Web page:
From his hospital bed, Abdullah admitted to the police that he was involved in the attack on Chaudhry Zulfikar and gave them information about the rest of the plotters. The second assassin was a man called Harris who had been shot and killed by the security guard, but the third accomplice, who had put them both in the car and driven them away from the scene, was named Tanveer.

Tanveer then took Harris and Abdullah to a safe house in Bara Kahu, on the outskirts of Islamabad. The house was owned by two brothers named Adnan and Hammad. They buried Harris in the backyard of their house and managed to get Abdullah to a hospital. Police were later able to arrest the two brothers from the safe house and also recovered the decomposing body of Harris from a shallow grave in the backyard.

The brothers Adnan and Hammad, it turned out, had been facilitators of several attacks including the assassination of Christian Minister for Minorities Affairs Shahbaz Bhatti and a suicide attack on the Danish embassy in Islamabad. Tanveer, the driver of the car, was a hardened Al Qaeda militant who was wanted in multiple attacks across the country including assassinating serving generals of the Pakistan army and attacking Nato supply terminals and other targets. Crucially, he was also involved in the attack on the Pakistan Air Force aeronautical engineering complex in Kamra.

Eos has been able to obtain documents that show that an accused individual in the Benazir Bhutto murder case, one Rasheed Ahmed Turabi, also confessed to his involvement in the Kamra attack, and was one of the men being prosecuted by Chaudhry Zulfikar himself. Former Interior Minister Rehman Malik told Eos he has seen information which suggests that the missiles used to attack the Kamra air base were first requisitioned to be used on Benazir’s convoy as she travelled between Wah and Taxila but the plan fell apart. Though circumstantial, this evidence strongly indicates that there was a link between the killers of Benazir Bhutto and Chaudhry Zulfikar.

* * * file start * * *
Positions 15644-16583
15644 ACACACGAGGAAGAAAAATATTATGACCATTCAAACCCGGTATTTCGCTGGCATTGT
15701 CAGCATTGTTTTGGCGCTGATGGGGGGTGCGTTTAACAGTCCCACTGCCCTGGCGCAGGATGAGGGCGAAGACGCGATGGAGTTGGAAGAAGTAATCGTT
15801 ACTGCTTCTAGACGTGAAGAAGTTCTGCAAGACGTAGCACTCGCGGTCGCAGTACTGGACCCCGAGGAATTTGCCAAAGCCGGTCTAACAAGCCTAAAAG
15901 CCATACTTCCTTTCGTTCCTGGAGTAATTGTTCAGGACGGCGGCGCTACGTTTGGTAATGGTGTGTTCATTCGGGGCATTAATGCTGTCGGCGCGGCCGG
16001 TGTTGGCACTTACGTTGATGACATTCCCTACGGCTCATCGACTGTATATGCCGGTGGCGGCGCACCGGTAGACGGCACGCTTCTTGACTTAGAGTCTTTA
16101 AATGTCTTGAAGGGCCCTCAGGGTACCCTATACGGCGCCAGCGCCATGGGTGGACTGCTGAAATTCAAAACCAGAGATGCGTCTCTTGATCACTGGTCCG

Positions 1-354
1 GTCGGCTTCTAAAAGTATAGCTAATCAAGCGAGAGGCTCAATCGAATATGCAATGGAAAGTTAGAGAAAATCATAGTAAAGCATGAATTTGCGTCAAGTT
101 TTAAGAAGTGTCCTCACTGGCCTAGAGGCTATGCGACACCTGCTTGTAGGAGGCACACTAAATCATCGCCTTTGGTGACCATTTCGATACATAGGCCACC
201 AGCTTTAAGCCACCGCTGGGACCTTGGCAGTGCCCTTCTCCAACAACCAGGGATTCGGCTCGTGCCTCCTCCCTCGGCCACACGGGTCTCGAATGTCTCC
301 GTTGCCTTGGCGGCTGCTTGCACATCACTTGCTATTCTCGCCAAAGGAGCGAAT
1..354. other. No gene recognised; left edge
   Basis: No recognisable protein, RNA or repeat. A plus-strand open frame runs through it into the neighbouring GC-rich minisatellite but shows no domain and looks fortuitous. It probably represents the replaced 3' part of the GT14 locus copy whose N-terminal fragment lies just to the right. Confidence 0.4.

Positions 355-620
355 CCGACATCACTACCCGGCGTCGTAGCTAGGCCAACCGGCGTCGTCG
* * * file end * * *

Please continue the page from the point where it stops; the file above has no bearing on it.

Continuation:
“I have no doubt the same people who killed Benazir sent their men for Chaudhry Zulfikar” says one of his FIA colleagues. “He would boldly stare down these men [the accused] every day in court and never flinch. They wanted to send a message to anyone who dared to bring a conviction in the case.”

A few months later, Abdullah, who had lost the use of both his legs was given bail on medical grounds. Soon after, he disappeared. Abdullah’s father, Colonel (retd) Khalid Mehmood, informed the Anti-Terrorism Court (ATC) that his son was picked up by the officials of an intelligence agency. Later, the Islamabad police — responding to a petition filed by Abdullah’s wife, Zainab Zaeem, for the recovery of her husband — told the Islamabad High Court that he may be in the custody of the ISI.

When Eos spoke to Chaudhry Zukfikar’s son, Nisar, who also worked as his father’s legal apprentice, the slain officer’s son argued that his father’s assassination is the reason that the all the TTP and Al Qaeda-linked militants were acquitted in the Benazir Bhutto murder case.

“My father was adamant that the people who killed her should be given an exemplary punishment,” he says. “He was certain he would get a conviction.”

He says the climate of fear that his father’s assassination created prevented witnesses from coming forward and also sent a clear message to judges, warning against any adverse verdict. He believes that police have not pursued his father’s killers for the same reason.

Nisar’s frustration with the slow progress of his father’s case and anger at the court’s decision to grant Abdullah bail on medical grounds led him to clash with the judge of the Anti Terrorism Court, Kausar Abbas Zaidi. Nisar approached the high court in Islamabad to instruct the judge to expedite the case. In the course of this, it is alleged that Nisar passed on documents to journalists which attributed remarks to the judge which he said he never made. He was charged with forgery and arrested on the orders of the ATC judge who is also hearing his father’s murder case. Nisar is currently incarcerated in Adiala jail, the same prison where his father’s alleged killers are housed. He has said he will never stop struggling for justice for his father. —ZZ

Published in Dawn, EOS, December 24th, 2017